The real particulars relative to the marriage are set forth minutely in the correspondence of Ferralz; and they absolutely contradict the supposition of the complicity of Rome. [3] It was celebrated in flagrant defiance of the Pope, who persisted in refusing the dispensation, and [132] therefore acted in a way which could only serve to mar the plot. The accusation has been kept alive by his conduct after the event. The Jesuit who wrote his life by desire of his son, says that Gregory thanked God in private, but that in public he gave signs of a tempered joy. [1] But the illuminations and processions, the singing of Te Deum and the firing of the castle guns, the jubilee, the medal, and the paintings whose faded colours still vividly preserve to our age the passions of that day, nearly exhaust the modes by which a Pope could manifest delight.

Charles IX. and Salviati both wrote to Rome on St. Bartholomew’s Day; and the ambassador’s nephew, Beauville, set off with the tidings. They were known before he arrived. On the 27th, Mandelot’s secretary despatched a secret messenger from Lyons with orders to inform the Pope that the Huguenot leaders were slain, and that their adherents were to be secured all over France. The messenger reached Rome on the 2nd of September, and was immediately carried to the Pope by the Cardinal of Lorraine. Gregory rewarded him for the welcome intelligence with a present of a hundred crowns, and desired that Rome should be at once illuminated. This was prevented by Ferralz, who tried the patience of the Romans by declining their congratulations as long as he was not officially informed. [2] Beauville and the courier of the Nuncio arrived on the 5th. The King’s letter, like [133] all that he wrote on the first day, ascribed the outbreak to the old hatred between the rival Houses, and to the late attempt on the Admiral’s life. He expressed a hope that the dispensation would not now be withheld, but left all particulars to Beauville, whose own eyes had beheld the scene. [1] Beauville told his story, and repeated the King’s request; but Gregory, though much gratified with what he heard, remained inflexible. [2]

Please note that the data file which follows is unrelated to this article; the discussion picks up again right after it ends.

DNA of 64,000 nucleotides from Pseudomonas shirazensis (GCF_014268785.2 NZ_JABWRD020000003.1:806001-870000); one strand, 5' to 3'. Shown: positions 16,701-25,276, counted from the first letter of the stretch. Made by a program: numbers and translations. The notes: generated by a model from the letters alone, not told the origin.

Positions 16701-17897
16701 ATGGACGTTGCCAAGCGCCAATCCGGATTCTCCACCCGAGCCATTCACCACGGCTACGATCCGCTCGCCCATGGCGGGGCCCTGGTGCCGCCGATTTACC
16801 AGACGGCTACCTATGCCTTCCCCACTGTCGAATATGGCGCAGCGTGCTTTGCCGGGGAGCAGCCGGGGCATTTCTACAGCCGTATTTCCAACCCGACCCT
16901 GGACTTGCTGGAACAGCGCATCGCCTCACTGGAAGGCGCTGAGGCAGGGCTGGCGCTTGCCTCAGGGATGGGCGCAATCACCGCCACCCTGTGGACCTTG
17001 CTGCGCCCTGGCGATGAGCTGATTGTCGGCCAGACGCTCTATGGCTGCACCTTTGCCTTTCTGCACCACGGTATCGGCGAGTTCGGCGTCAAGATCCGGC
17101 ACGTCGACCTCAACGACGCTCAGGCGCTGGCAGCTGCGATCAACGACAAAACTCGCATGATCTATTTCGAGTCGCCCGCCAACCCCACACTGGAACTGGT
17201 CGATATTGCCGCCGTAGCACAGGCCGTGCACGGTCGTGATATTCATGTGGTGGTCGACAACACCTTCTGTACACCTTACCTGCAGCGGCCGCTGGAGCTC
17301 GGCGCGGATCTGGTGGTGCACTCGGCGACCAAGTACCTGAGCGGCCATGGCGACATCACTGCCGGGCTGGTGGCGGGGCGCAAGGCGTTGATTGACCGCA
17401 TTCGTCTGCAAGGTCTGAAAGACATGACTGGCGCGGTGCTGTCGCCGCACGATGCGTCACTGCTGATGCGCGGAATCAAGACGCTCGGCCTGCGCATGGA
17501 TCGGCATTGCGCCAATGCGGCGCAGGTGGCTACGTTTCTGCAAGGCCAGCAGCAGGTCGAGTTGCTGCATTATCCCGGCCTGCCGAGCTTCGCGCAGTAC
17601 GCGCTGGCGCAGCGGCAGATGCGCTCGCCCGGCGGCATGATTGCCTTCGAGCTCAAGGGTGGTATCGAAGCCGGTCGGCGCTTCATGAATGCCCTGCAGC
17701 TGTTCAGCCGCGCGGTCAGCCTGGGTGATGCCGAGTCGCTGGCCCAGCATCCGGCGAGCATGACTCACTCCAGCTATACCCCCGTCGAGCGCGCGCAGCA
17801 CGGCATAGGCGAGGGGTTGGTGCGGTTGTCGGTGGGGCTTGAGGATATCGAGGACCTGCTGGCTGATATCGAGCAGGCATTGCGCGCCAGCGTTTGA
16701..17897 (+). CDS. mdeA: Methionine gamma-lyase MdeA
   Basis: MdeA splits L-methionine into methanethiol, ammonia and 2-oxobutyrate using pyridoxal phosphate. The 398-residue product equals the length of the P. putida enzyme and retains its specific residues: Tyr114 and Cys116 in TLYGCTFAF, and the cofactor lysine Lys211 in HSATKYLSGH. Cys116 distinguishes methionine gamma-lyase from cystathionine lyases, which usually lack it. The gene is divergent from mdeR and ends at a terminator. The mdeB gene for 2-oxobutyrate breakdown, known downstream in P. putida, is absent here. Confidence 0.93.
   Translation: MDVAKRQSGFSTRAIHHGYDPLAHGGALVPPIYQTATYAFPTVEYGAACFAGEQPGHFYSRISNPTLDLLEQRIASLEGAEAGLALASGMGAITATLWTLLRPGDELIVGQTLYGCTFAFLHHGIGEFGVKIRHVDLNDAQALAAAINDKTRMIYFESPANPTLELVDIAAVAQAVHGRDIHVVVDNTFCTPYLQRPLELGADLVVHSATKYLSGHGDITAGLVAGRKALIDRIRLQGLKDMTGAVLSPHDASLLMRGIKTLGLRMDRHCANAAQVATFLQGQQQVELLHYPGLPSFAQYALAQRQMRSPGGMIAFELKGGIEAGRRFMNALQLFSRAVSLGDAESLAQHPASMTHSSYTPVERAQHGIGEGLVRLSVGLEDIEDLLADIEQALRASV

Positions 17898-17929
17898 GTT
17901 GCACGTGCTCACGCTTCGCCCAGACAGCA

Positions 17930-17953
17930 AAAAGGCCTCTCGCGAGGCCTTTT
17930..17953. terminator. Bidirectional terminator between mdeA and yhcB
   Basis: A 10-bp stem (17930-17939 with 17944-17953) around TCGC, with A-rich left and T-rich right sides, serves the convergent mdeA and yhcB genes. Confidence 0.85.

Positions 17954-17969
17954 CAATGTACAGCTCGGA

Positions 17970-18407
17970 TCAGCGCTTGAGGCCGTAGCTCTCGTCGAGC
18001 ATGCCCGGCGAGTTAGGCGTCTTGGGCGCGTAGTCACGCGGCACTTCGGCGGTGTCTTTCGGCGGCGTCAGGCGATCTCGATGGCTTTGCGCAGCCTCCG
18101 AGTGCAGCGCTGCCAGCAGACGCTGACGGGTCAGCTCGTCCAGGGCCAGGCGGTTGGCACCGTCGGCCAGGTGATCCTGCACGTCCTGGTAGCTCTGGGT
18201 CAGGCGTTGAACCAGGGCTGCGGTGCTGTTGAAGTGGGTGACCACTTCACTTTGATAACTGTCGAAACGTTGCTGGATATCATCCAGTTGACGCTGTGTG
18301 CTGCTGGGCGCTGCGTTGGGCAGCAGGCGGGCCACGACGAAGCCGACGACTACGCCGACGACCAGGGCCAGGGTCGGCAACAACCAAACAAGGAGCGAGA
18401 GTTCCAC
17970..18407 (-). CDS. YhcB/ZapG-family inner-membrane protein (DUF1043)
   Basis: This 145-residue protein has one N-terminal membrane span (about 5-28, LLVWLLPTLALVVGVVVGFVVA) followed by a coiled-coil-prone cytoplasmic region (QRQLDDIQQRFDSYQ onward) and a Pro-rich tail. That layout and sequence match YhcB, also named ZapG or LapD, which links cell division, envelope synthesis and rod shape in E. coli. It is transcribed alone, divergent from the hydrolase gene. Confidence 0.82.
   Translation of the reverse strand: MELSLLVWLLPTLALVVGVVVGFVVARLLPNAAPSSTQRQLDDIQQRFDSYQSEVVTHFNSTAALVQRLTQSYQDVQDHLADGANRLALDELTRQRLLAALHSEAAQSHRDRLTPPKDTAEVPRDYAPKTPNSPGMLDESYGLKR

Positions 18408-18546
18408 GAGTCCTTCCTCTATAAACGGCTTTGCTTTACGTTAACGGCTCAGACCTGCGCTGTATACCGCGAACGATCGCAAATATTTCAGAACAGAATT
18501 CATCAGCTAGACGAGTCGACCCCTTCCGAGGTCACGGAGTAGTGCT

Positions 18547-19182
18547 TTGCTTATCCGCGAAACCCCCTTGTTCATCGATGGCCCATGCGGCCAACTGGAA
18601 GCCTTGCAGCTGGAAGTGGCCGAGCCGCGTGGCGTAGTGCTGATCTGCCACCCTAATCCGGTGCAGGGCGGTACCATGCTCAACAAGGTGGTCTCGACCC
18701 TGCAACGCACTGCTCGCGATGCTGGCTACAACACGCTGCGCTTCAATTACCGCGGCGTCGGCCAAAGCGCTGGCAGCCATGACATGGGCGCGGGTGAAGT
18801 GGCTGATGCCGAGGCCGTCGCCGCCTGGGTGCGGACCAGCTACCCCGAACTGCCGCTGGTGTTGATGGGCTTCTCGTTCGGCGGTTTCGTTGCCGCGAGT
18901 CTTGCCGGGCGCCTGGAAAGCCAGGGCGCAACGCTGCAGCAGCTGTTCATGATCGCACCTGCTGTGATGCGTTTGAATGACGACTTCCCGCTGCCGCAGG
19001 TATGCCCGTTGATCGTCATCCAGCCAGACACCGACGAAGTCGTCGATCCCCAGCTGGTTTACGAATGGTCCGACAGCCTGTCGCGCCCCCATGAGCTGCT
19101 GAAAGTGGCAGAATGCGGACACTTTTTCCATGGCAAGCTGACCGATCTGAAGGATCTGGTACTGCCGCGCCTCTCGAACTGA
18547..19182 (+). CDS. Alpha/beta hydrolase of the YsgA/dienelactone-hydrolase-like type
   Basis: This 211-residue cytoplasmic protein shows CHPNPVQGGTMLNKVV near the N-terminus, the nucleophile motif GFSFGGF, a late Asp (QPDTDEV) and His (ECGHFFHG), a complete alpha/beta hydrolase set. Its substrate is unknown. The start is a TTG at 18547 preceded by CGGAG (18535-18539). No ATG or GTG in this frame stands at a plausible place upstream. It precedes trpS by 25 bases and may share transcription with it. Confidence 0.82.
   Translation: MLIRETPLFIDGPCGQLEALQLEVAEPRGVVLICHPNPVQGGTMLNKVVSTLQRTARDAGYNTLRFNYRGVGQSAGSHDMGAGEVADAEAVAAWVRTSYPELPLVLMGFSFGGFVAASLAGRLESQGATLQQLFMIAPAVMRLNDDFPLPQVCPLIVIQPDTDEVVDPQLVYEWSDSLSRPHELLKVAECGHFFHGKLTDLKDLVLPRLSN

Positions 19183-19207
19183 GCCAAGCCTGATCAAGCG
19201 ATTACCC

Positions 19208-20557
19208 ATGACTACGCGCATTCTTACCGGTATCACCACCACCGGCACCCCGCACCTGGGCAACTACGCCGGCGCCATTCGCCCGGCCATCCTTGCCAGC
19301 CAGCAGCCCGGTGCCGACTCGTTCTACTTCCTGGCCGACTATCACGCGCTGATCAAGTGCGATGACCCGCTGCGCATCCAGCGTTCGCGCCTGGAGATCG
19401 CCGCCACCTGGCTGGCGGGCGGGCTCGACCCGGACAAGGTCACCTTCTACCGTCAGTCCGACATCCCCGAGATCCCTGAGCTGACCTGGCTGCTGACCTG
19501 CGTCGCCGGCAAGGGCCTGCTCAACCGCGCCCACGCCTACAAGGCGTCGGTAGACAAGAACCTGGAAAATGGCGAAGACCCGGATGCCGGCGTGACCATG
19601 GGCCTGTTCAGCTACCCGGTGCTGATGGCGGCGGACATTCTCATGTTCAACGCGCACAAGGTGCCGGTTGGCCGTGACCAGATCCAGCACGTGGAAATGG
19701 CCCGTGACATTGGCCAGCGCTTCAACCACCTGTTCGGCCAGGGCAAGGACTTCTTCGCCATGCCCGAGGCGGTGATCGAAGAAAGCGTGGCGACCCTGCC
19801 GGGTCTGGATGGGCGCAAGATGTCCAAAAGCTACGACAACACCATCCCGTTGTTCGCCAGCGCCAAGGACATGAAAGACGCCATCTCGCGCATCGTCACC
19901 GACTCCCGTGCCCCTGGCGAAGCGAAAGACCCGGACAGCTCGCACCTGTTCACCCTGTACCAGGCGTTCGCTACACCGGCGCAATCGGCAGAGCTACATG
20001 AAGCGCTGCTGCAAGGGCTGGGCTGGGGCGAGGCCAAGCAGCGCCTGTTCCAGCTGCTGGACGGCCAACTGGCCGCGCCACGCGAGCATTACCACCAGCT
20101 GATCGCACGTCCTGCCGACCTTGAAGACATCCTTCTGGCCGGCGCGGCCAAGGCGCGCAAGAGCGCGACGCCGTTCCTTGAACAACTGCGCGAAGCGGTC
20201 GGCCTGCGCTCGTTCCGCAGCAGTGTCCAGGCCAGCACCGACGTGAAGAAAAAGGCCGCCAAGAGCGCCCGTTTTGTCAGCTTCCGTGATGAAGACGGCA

Salviati had written on the afternoon of the 24th. He desired to fling himself at the Pope’s feet to wish him joy. His fondest hopes had been surpassed. Although he had known what was in store for Coligny, he had not expected that there would be energy and prudence to seize the occasion for the destruction of the rest. A new era had commenced; a new compass was required for French affairs. It was a fair sight to see the Catholics in the streets wearing white crosses, and cutting down heretics; and it was thought that, as fast as the news spread, the same thing would be done in all the towns of France. [3] This letter was read before the assembled Cardinals at the Venetian palace, and they thereupon attended the Pope to a Te Deum in the nearest church. [4] [134] The guns of St. Angelo were fired in the evening, and the city was illuminated for three nights. To disregard the Pope’s will in this respect would have savoured of heresy. Gregory XIII. exclaimed that the massacre was more agreeable to him than fifty victories of Lepanto. For some weeks the news from the French provinces sustained the rapture and excitement of the Court. [1] It was hoped that other countries would follow the example of France; the Emperor was informed that something of the same kind was expected of him. [2] On the 8th of September the Pope went in procession to the French Church of St. Lewis, where three-and-thirty Cardinals attended at a mass of thanksgiving. On the 11th he proclaimed a jubilee. In the Bull he said that forasmuch as God had armed the King of France to inflict vengeance on the heretics for the injuries done to religion, and to punish the leaders of the rebellion which had devastated his [135] kingdom, Catholics should pray that he might have grace to pursue his auspicious enterprise to the end, and so complete what he had begun so well. [1] Before a month had passed Vasari was summoned from Florence to decorate the hall of kings with paintings of the massacre. [2] The work was pronounced his masterpiece; and the shameful scene may still be traced upon the wall, where, for three centuries, it has insulted every pontiff that entered the Sixtine Chapel.